Thursday 23 March

Above Namche

Wake to light inside the tent, the sound of crows calling to each other, and the chink-chink of stone masons working on yet another guest house. I open the tent flap to a clear blue sky and the crystal snow-covered peaks of Nupla and Kongdi Ri across the valley. Coffee and warm water arrive shortly. There is a definite nip in the air this morning and traces of frost on the ground.

After breakfast, we set off up hill past rows of prayer wheels and Mani stones for an acclimatisation walk up a few hundred meters above Namche. Brilliant sunshine reflects off roofs as we climb slowly above the town.


We stop for a rest beside a low dry stone wall. A yak herder appears over the brow of the hill making shooing noises at the yaks that she is driving towards a gap in the wall. She doesn’t seem to want her photograph taken, although she might just have been waving at the yaks – it’s hard to tell.

Further up, the ground levels out again. A small farm and guest house are next to a short dirt landing strip. I wonder if the small planes that land here could possibly have brought up the mechanical digger parked nearby. Rachel assures me that it would have been carried up in pieces. We are about 350 metres above Namche and there are quite a few patches of snow lying around.

Ama Dablam

We rest up here for about half an hour. The chisel-tip of Ama Dablam pokes up over our near horizon to the north east.

We spend the afternoon relaxing back in Namche, washing, and in my case reading. Out of the breeze it is quite war. A bit later we wander up the steep hill to the Sherpa museum. On the way we pass a sign boldly proclaiming:


A crashed helicopter lies on its side outside the museum. A soldier standing guard tells us how the helicopter came in above the museum and crash-landed just in front of where we now stand. There is a second chopper sans rotors marooned just above.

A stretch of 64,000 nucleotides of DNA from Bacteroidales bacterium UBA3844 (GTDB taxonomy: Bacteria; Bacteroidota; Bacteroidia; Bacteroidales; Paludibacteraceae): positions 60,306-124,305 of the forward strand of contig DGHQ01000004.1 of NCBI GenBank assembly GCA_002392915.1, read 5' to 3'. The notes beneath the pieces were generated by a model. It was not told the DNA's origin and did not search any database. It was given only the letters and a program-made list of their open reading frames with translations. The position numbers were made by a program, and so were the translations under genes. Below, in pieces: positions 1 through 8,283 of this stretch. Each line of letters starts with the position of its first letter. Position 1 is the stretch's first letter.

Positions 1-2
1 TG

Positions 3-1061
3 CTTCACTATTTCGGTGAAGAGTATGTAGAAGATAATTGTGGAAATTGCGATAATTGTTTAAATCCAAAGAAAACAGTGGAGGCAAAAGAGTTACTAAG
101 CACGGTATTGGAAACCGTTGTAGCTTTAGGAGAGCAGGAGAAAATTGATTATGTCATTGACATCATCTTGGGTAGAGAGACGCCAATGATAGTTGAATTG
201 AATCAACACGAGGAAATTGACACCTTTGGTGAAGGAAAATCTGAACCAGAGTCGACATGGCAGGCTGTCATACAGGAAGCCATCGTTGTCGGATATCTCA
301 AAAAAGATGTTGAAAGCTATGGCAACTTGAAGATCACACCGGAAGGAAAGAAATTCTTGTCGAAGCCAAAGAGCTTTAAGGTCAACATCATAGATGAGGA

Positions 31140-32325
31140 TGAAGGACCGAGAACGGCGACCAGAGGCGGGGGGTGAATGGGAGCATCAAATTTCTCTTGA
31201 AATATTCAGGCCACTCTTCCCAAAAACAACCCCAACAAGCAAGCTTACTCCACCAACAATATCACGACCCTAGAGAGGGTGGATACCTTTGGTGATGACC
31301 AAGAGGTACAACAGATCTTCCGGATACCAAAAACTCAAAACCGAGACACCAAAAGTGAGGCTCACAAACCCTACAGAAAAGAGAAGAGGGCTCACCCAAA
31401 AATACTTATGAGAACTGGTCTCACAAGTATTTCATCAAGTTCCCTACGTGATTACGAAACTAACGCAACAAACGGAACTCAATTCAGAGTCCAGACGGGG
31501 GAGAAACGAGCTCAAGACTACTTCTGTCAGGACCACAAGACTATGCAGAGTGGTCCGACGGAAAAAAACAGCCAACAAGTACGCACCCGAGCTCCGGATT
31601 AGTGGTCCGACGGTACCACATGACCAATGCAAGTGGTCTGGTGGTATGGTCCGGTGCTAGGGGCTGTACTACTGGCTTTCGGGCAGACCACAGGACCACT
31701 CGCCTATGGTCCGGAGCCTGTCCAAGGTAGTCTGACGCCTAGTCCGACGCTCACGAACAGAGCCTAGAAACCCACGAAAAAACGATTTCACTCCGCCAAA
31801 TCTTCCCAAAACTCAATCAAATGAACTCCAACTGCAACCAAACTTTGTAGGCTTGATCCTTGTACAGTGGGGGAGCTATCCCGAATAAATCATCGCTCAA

Most of the museum consists of photographs showing how the area has developed over the last century, including a considerable display about Everest expeditions. In an area dedicated to regional culture, I am particularly taken by this poem, written by Milarepa, an 18th century poet saint of Tibet:


At first a wife is a goddess, wreathed in smiles
and her husband never tires of gazing at her face.
She soon becomes a fiend with corpse-like eyes.
If he casts a reproach at her, she gives two in return
If he takes her by the hair, she has him by the leg
If he strikes her with a stick, she has him with a ladle.
In the end she becomes a toothless old hag
And her fiendish look of anger preys upon the mind.
I have renounced such a devilish scold.
And I do not want a maiden bride.

Back at the lodge, the Japanese have gone – we suspect that they have headed off to the Everest View Hotel. This hotel was built in 1968 with pressurised rooms and a fine view of Everest itself and is still the highest hotel in the world. The rooms are no-longer pressurised (apparently guests used to walk out of their rooms and promptly keel over).